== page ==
NEW YORK — If Billy Martin were still alive, the big news on the sports pages might be that he was returning to manage the New York Yankees once again, given the Bronx Bombers’ performance of late.
This story first appeared in the May 28, 2003 issue of WWD. Subscribe Today.
But the feisty fireplug’s days have passed, leaving the fashion brand he co-founded with Doug Newton 25 years ago to carry on his headline-making legacy.
Western brand Billy Martin’s USA, whose cowboy boots and belt buckles have found a following with celebrities and artists such as Angelina Jolie, Jewel and Christie Brinkley, has signed a licensing deal with Los Angeles-based Wyler Team International to produce a better-price sportswear line.
The casual lifestyle collection, focused around denim and suede jackets with western details, vintage-inspired shirts and flat-front pants in fabrics like leather and corduroy, is seeking to dress a woman roughly 35-to-50 years old, said Carolyn Palmieri, executive director of Billy Martin’s USA.
“A lot of these pieces don’t read ‘Western’ because of the way they are presented, such as a red pigment-dyed classic-styled western shirt or a swiss dot western shirt,” said Palmieri, at the company’s showroom at 552 Seventh Avenue, which looks more like a Colorado cabin, with a mural of the Rocky Mountains, log wood table and rustic leather couch.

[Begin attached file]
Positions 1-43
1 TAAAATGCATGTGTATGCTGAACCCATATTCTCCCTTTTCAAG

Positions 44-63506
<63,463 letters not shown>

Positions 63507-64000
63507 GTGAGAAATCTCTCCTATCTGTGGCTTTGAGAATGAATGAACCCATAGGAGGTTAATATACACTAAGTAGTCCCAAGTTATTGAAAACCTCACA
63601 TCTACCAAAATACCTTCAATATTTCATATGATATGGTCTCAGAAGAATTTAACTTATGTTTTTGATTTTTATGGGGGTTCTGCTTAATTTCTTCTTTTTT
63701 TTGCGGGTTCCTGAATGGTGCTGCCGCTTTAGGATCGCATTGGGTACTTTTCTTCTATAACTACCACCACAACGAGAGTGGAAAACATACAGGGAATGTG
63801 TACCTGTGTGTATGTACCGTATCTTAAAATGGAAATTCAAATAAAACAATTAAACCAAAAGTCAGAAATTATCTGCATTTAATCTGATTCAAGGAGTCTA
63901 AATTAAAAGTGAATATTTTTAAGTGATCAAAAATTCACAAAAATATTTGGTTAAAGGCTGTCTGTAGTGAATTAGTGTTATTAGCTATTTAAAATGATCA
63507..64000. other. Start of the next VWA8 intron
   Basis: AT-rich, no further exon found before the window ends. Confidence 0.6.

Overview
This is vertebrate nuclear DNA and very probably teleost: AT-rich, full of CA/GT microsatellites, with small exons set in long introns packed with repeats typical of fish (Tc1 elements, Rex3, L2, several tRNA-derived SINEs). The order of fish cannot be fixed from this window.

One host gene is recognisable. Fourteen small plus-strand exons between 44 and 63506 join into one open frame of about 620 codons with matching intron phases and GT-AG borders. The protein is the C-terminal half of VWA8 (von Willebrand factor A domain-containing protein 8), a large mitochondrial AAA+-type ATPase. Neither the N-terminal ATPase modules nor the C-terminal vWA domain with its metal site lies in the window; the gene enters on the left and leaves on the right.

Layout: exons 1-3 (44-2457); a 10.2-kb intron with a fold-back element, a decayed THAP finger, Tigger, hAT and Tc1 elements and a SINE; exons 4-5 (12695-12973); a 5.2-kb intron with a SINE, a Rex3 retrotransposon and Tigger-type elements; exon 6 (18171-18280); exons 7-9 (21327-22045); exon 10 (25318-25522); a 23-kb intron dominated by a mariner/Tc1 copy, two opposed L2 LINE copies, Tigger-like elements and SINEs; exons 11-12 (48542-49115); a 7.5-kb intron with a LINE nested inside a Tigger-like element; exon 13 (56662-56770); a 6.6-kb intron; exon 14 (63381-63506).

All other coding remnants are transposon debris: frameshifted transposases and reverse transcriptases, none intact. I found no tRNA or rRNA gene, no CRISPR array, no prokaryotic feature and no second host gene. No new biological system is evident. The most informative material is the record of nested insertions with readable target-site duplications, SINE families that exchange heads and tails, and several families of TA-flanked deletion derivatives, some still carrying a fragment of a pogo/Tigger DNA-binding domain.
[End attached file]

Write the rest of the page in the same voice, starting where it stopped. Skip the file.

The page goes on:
“This woman is a soccer mom, but she’s not so traditional,” she said. “There’s people out there who want the essence of the West, but not in a hardcore way. These are really just comfort clothes.”
Focused on key items, the line features about 20 styles, such as quilted corduroy jackets and belted trousers. The entire collection is washable and about 90 percent of the fabrics feature stretch for extra comfort. Prices wholesale from $25 to $40 for woven shirts, $29 for denim pants, $40 for a quilted jacket and $75 for a leather jacket. The line is launching at retail for holiday and is targeting better department stores.
In terms of volume, the goal is to achieve $2 million wholesale during its first year and $3 million after that.
Palmieri said she thinks she’s struck a chord with American shoppers, taking note of the recent proliferation of murals depicting natural, outdoorsy themes in Manhattan restaurants like Butter and Gramercy Tavern, as well as the rise in popularity of country and western music.
“People are just looking for more calming messages during this stressful time,” she said. “And look at what Shania Twain and Sheryl Crow wear — they all shop at Billy Martin stores. This line is meant to complement what is sold at the Billy Martin stores, which is mostly accessories. Western wear is also one of the hottest trends in Europe now. This is a South Hampton crowd for sure — the name Billy Martin has a lot of significance in New York City.”
There are four Billy Martin’s USA stores: one in Beverly Hills, Palm Springs, East Hampton, and on East 60th Street in Manhattan.